Path of AngerAttack someone from behind?
There’s no honor in fighting like that!’
‘There’s no honor at all in killing someone, lad.
No matter how you strike.
There’s no glory to be had in taking a life.’

General Dun-Cadal Daermon was one of the most famous generals of the Empire. In the years since the Empire’s fall, the general has been drinking his life away, waiting for death to come and attempting to remove the betrayals of his friends from his mind. First and foremost in Dun-Cadal’s mind is the loss of his apprentice, Frog, whom he trained into knighthood. Viola, a historian from the Great College of Emeris, and she is on a quest to find the Emperor’s legendary sword, Eraëd. Rumor has it that Dun-Cadal escaped the Empire’s fall with the Eraëd in hand, and Viola wants to know where he hid it. When Dun-Cadal’s once-friends are assassinated one at a time, the two are caught up in a massive plot in which not much can be said without revealing a significant part of the plot.

Knights in The Path of Anger use magic called the animus, very similar in use to the Force. I’ve always thought that pure air, pure force, if you will, provides the best basis for a magic system. It’s simple, isn’t exactly the standard muttering of a spell to cast a fireball, and it’s fun. Where the Force appears to be able to be cast without consequences, the animus has distinct detrimental effects on the body and soul. There’s something awesome about slamming the ground and having the enemies surrounding you be launched backwards.

It seems to be a trend in recent fantasy novels for authors to use flashbacks in one way or another. Personally I think that, however interesting the flashback may be, it almost always detracts from the pacing of the present story. While most, if not all of the novels that utilize flashbacks separate them by chapter, Antoine Rouaud weaves the flashbacks into the story mid-paragraph. Whether they’re dreams or stories being told, they’re masterfully woven into the story in a way that does not detract from the pacing of the present story at all; the narrative flow is likely better than anything I’ve read this year. While most of the credit goes to Rouaud in writing the story, credit must be given to Tom Clegg, the translator. Many translated novels suffer from bumps in the translation that hinder the narrative in some way – Clegg’s translation is superb.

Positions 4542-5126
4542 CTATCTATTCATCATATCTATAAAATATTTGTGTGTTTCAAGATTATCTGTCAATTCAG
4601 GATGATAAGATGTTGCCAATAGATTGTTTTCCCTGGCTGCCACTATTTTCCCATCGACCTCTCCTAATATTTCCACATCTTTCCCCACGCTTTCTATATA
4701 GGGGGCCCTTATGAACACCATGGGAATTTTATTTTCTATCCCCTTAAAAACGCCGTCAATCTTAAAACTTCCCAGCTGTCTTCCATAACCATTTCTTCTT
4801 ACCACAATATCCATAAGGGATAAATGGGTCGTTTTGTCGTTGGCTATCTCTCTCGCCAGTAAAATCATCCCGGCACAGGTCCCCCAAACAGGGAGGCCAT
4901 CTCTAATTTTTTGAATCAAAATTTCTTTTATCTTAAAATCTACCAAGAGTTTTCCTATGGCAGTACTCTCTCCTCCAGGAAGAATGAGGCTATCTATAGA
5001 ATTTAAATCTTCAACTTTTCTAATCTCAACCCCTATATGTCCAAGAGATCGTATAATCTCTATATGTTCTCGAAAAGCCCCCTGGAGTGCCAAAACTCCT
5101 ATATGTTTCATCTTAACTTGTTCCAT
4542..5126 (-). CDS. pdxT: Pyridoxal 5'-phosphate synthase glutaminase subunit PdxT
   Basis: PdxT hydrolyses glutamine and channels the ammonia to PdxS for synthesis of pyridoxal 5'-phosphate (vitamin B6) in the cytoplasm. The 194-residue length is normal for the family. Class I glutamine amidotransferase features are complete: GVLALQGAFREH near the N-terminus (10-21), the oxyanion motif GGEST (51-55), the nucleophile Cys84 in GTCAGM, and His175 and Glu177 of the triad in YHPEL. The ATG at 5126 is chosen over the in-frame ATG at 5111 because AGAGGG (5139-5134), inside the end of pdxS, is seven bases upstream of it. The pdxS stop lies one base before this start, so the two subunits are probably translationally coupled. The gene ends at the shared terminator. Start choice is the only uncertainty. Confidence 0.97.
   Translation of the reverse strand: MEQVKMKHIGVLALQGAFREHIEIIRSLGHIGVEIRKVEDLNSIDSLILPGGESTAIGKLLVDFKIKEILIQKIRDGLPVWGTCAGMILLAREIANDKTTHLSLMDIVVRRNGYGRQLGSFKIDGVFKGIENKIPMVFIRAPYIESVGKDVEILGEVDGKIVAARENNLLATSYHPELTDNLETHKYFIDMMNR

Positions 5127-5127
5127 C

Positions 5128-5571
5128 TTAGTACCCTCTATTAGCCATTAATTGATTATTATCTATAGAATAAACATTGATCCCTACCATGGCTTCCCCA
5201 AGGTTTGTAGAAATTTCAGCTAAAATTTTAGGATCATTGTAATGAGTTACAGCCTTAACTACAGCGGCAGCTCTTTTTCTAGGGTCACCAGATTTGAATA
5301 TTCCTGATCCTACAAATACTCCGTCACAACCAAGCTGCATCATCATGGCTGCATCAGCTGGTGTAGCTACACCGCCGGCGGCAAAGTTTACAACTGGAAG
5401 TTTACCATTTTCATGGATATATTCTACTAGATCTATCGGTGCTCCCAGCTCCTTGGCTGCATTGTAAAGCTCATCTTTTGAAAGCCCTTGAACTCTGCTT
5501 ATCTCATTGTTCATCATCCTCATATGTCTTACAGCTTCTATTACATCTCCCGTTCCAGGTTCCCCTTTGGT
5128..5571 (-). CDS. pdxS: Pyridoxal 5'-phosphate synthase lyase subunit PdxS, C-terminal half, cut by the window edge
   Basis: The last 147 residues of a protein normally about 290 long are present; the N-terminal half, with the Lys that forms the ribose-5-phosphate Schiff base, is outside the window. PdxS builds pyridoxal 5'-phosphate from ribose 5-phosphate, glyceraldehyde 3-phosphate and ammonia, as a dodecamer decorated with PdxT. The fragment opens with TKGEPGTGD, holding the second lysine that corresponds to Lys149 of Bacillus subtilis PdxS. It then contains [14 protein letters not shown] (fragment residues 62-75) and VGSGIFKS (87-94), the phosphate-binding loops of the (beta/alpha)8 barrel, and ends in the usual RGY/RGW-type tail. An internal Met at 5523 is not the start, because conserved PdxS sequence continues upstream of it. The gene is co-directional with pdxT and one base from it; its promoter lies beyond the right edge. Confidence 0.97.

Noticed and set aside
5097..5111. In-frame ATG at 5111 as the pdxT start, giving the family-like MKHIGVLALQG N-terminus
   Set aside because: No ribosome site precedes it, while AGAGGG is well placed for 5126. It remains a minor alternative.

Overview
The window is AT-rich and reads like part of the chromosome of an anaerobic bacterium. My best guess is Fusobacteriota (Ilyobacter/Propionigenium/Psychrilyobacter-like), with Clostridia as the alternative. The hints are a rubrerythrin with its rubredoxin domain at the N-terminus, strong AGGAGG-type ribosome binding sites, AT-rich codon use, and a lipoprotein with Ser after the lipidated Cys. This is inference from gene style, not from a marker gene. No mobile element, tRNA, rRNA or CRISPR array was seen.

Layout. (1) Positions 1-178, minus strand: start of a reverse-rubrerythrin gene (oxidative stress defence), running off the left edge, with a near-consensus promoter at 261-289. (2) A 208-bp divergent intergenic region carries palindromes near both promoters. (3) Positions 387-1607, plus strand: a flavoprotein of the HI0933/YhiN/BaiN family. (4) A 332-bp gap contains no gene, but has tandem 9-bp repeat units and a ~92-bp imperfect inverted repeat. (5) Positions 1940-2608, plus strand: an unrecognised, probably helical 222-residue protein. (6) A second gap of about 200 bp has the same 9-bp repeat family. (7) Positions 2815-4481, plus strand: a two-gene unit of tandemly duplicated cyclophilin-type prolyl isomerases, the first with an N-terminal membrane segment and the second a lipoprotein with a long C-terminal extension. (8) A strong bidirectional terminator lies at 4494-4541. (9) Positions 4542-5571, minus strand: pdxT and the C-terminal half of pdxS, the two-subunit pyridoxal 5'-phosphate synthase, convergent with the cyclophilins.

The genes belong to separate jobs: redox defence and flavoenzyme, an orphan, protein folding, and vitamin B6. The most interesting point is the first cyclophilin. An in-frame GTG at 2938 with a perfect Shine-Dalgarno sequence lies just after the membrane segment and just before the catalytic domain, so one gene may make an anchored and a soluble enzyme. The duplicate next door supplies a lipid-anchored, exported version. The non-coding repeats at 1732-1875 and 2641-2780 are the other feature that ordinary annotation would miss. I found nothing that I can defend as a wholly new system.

The Path of Anger is full of compelling characters. Dun-Cadal, Frog, and Viola are all well-sculpted and the minor characters are fleshed out in comparison to the many novels that simply sideline their non-essential characters. Dun-Cadal may have been an impressive figure years ago, before the Empire’s fall, but he’s spent the last several years drinking his life away and the alcohol’s effects are apparent – he’s no longer a great swordsman. Viola’s a young bookworm with no experience in politicking and warfare outside of what she’s read in her books.

There was one issue that seems to have nagged at everyone who’s read the book – the world-building. There isn’t any. The Path of Anger is definitely a character and plot-driven story, but may cities and events are simply named and dropped. I don’t know if a map is included in the press release of the novel, but I’m of the feeling that maps are essential in most science fiction and fantasy novels that take place or at least mention several different locations. The world isn’t described and it takes a certain something out of the story to prevent it from being a full one, though in the end the lack of world-building was a fairly minor issue in comparison to the beauty of the narrative and the characters.

The Path of Anger‘s ending was somewhat jumbled, though it did end in a solid stopping point, though I am very eagerly awaiting the sequel. Despite the distinct lack of world-building, Antoine Rouaud’s The Path of Anger is absolutely worth the read, if only for the superb narrative. Rouaud, with the help of his translator Clegg, has a way with words that simply works.

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